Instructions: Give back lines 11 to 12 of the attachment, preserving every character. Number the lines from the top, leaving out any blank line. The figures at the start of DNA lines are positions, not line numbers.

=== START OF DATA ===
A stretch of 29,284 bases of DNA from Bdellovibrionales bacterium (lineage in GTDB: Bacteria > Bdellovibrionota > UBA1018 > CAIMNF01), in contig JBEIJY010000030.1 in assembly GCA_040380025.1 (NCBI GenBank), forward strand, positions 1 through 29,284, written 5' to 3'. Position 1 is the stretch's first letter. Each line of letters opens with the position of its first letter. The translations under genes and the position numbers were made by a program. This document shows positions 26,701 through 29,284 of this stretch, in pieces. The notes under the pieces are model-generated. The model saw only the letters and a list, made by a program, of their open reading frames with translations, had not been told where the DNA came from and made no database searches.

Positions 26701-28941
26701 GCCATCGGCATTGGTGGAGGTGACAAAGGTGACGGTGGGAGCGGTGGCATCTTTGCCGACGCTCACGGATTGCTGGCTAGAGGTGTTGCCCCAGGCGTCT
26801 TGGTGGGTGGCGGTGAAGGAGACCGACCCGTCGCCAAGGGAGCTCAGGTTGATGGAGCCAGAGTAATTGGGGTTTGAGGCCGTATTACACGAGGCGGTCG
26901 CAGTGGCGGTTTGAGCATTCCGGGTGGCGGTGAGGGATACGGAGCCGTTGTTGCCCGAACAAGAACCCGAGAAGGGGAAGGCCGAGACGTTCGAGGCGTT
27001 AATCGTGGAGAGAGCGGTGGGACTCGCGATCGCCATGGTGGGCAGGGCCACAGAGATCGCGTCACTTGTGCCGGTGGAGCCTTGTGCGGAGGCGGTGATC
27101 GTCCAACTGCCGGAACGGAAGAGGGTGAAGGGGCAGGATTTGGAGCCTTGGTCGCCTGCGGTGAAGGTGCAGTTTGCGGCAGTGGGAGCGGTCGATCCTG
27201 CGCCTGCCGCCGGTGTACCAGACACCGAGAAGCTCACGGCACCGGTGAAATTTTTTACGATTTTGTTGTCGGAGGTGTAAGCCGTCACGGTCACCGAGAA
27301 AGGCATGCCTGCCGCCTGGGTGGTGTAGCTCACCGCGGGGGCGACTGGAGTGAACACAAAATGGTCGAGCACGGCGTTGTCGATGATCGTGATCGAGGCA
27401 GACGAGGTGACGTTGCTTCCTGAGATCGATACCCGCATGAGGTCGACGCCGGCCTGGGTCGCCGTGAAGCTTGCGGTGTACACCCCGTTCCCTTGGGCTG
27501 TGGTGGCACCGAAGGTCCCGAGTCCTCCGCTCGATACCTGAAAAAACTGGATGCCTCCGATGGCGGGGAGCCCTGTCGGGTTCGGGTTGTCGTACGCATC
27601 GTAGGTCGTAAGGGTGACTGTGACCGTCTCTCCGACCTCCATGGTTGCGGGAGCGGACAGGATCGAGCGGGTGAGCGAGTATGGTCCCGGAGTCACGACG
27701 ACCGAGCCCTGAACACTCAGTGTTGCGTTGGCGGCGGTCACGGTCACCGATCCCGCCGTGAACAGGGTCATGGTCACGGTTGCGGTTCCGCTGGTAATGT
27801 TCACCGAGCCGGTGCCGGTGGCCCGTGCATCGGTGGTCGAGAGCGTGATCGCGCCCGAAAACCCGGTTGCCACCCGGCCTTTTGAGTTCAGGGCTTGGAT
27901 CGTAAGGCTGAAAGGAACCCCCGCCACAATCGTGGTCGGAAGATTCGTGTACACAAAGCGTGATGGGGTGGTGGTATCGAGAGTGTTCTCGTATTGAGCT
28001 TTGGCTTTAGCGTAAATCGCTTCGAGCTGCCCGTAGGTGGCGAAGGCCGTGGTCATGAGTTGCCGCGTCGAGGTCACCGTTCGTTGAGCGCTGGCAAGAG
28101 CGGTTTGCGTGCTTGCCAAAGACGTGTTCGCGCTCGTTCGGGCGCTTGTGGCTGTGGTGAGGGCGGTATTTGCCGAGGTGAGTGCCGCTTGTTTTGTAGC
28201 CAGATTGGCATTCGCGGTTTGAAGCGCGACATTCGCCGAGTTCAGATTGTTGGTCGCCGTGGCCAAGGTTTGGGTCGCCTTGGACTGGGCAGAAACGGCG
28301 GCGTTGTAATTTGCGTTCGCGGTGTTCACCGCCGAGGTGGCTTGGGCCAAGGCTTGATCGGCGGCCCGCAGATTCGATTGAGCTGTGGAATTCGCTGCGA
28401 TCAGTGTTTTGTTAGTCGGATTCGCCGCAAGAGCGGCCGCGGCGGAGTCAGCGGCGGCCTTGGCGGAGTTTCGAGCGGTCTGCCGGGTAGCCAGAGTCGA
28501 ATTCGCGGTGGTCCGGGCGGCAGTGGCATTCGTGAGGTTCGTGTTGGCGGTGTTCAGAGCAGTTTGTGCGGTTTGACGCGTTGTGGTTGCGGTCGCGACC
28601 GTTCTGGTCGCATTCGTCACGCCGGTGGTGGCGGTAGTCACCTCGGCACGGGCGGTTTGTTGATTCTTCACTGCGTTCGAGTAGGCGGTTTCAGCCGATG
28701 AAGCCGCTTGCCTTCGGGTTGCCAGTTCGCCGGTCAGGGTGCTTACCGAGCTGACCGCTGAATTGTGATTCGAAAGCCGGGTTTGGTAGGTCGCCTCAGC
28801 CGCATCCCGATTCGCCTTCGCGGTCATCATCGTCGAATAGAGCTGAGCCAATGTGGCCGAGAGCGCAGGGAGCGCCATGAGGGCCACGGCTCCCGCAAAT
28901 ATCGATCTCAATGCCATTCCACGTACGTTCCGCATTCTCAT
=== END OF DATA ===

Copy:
27501 TGGTGGCACCGAAGGTCCCGAGTCCTCCGCTCGATACCTGAAAAAACTGGATGCCTCCGATGGCGGGGAGCCCTGTCGGGTTCGGGTTGTCGTACGCATC
27601 GTAGGTCGTAAGGGTGACTGTGACCGTCTCTCCGACCTCCATGGTTGCGGGAGCGGACAGGATCGAGCGGGTGAGCGAGTATGGTCCCGGAGTCACGACG